Cruce tore his focus from scanning females and saw a man he did not immediately recognize. By his nice clothing and the fact that he was on the barge, he had to be estate class or trader class, and Cruce thought that he should know the man who looked a few years older than himself. He had tan skin, gray eyes, and wavy light brown hair. Over a white shirt, he wore a stiff vest of leather armor, beautifully tooled and dyed burgundy. Then Cruce noticed the blue and green patch on the man’s sleeve that signified the Kwellstan Militia.
He was the commander of the Kwellstan Militia, and Cruce finally remembered his name. “Bradelvo?”
“Gehr Bradelvo,” the commander said and lifted a hand. “What did you think of the bout?”
Cruce clasped Gehr’s palm in the upright handshake that was standard between Kwellstan men. “It was a short show,” Cruce said as he recalled that the Bradelvo family was a minor estate class family. Gehr was the son of his family’s matriarch, who had never married. Their name was not on the Founding Tablets, but they did hold upland pasture lands between Alicharat and U’telmeran where they grazed sheep and therefore supplied a good portion of the wool market. But it was not a glamorous or exclusive commodity, which limited Bradelvo affluence and probably accounted for Gehr’s militia career.
Gehr laughed, and his grin showed his appreciation for Cruce’s willingness to criticize the season’s most hyped event. “Maybe it does not go so quickly for tabre eyes,” Gehr suggested.
Cruce shrugged, supposing that made sense but starting to wonder why this man had struck up a conversation.
Rolling his eyes toward the Nebakarz priests’ barge, Gehr commented, “I’m sure our Divine Lords are just thrilled.”
“Beating the twins does not seem possible,” Cruce said. He was not happy with the Drathatarlane victory. Like any Nufalese, his faith was guided by the Kwellstan Sect, but there was no denying the Bozee skills of Tempet and Alloi.
Gehr said, “Fast as it was, it was still awesome to see. I’ve been trying to get a pass for the lake bout for three years. The Kahtep temple finally decided to reward militia commanders for once and I got one.”
“You fight on the frontier?” Cruce said, realizing he wanted to hear about it.
The pleasant mood that lighted Gehr’s face dimmed. “Yes, I fight the savages,” he said. “If you want to hear about it, I’m having a party tonight. My friends and some other militiamen. I’ve got a place off Fisher Circle.”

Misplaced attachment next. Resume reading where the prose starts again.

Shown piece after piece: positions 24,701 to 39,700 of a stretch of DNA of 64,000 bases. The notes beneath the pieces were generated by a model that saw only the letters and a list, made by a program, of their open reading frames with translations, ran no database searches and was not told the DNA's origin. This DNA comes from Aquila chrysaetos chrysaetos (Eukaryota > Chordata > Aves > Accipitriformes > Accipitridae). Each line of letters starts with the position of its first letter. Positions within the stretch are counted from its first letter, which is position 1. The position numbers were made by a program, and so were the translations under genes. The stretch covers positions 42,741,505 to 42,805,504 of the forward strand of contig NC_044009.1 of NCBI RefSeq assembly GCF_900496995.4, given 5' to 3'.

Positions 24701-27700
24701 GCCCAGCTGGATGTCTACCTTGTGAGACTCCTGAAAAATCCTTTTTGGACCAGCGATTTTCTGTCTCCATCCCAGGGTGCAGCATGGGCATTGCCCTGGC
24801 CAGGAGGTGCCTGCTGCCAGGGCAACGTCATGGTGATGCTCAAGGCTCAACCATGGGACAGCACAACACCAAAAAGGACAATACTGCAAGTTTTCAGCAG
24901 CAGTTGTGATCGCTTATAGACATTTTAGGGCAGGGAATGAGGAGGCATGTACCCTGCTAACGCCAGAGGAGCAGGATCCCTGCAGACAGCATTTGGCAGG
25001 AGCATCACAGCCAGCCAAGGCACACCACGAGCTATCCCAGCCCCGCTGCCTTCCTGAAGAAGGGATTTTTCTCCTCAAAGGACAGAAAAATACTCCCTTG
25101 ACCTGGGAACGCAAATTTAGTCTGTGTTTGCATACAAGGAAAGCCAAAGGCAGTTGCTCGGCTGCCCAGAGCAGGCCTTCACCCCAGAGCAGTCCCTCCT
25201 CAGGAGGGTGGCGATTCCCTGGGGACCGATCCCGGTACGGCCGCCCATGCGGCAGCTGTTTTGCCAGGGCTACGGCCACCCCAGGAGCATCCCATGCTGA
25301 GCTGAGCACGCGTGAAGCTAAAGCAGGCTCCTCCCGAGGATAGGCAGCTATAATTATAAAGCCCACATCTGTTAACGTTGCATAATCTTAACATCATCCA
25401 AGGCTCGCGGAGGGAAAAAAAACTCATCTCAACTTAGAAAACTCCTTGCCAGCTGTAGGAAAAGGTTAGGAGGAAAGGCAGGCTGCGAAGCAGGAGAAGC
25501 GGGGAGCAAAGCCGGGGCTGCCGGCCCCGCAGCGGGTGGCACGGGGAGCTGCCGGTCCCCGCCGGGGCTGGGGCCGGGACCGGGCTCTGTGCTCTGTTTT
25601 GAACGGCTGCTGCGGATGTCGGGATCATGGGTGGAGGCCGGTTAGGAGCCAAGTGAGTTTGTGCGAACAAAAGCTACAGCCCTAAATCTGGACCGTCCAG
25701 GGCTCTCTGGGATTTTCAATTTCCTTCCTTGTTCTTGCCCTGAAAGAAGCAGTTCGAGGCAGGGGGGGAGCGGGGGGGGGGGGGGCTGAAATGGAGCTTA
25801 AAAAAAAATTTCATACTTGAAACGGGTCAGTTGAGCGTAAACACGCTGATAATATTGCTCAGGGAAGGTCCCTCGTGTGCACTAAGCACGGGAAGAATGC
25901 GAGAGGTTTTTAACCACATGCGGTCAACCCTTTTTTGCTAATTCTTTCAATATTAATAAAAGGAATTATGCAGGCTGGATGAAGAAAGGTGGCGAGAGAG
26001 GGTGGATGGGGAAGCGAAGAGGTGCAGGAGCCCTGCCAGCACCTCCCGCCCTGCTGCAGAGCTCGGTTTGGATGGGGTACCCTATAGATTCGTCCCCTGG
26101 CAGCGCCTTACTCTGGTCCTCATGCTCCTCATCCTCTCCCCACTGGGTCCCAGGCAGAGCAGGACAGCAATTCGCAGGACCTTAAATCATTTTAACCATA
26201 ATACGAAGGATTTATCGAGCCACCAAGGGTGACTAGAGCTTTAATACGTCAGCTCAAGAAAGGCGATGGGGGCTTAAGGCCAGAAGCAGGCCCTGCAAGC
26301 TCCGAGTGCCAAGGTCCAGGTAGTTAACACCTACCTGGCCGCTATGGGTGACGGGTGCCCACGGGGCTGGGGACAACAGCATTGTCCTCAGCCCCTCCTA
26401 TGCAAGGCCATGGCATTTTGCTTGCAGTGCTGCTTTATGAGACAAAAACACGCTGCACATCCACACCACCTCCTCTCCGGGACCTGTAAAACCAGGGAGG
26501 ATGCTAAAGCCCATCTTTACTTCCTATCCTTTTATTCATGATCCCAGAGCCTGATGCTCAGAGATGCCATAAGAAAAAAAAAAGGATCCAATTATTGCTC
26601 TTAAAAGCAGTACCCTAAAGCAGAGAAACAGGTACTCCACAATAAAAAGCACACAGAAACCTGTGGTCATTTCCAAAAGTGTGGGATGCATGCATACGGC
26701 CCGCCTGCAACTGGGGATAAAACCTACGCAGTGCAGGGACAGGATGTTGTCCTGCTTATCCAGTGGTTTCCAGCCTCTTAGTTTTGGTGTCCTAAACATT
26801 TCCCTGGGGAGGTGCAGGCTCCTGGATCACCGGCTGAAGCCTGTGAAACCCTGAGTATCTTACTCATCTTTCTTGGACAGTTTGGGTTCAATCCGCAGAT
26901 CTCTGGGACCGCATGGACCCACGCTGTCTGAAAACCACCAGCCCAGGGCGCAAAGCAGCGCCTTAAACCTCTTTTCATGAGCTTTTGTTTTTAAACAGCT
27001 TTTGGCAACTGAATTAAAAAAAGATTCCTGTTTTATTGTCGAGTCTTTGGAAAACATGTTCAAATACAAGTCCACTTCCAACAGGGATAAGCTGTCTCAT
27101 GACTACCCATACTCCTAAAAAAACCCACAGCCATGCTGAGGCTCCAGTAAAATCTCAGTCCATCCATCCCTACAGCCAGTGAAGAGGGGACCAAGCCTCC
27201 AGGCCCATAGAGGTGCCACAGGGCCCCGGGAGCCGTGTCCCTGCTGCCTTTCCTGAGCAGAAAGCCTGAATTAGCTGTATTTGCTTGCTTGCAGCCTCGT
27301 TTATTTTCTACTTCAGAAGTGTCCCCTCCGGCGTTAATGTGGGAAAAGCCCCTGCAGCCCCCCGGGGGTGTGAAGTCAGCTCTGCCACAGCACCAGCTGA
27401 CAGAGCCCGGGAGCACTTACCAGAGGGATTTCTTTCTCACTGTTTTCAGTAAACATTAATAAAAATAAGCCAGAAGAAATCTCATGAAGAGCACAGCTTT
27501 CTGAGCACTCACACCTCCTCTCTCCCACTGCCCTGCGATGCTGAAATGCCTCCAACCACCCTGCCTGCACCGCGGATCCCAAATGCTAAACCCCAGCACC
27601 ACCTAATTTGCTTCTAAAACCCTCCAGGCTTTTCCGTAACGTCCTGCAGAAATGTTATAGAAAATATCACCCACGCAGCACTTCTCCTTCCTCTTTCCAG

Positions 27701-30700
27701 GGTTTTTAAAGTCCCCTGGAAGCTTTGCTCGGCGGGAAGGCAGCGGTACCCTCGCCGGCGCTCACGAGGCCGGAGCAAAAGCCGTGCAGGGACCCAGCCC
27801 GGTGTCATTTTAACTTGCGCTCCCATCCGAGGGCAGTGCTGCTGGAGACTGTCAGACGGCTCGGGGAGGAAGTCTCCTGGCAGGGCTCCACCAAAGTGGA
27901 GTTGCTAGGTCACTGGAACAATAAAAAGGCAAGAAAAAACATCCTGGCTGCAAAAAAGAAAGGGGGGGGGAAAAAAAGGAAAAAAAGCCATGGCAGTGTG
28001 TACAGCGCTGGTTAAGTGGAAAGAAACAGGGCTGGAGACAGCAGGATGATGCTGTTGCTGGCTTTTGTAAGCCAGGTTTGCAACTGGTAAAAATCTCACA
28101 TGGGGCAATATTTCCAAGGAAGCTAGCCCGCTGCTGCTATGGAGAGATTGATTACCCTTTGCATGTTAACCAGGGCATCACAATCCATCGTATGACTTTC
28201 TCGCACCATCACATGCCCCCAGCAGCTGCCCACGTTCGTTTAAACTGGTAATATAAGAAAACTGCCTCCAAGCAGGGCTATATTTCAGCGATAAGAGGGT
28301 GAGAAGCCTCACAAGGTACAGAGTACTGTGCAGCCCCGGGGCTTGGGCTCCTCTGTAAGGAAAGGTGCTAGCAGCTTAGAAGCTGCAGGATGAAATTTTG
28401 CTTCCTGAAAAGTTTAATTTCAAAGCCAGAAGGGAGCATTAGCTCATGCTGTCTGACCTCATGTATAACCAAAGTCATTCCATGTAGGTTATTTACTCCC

Like any eighteen-year-old, Cruce perked up at the mention of a party, especially an informal one not hosted by stodgy parents. “Thanks. Sounds fun,” he said and then gestured to Gehr’s leather armor and told him it was nice and asked him who had made it.
Gehr explained that a craftsman in Kahtep did the work and added, “It’s just for show. I don’t actually wear this when I’m on patrol.”
A couple men near Cruce parted to make way for Dayd. She smiled to Gehr and welcomed him back to Kwellstan. “Enjoying your summer leave, Commander Bradelvo?” she inquired politely.
“More now, Lady Chenomet,” he said and deftly plucked up her right hand and kissed her fingertips. “Please, call me Gehr,” he insisted. Their eyes danced together. Dayd withdrew her hand, but her gaze remained engaged by Gehr’s eyes that were disarmingly bright on his tan face.
Gehr continued, “I was just telling your brother about my party tonight. If you were to attend, I’d promise to be on my best behavior.”
Dayd tried to avoid smiling with naughty interest. “Is Cruce going?” she asked and skewered her brother with a demanding look that warned him she was about to assign him a position in one of her games. Cruce considered a moment and then nodded. He wanted to go to the militia party. Gehr Bradelvo surely had many interesting experiences to recount and his easy confidence was the type that any young man wanted to be around.
But Dayd had Gehr’s attention now, and Cruce was more interested in his own opportunity to flirt, which was quickly ending as the barge closed on the shore. He spotted a trio of young ladies, pleasing as flowers in their pastel summer dresses, climbing the steps to the upper deck.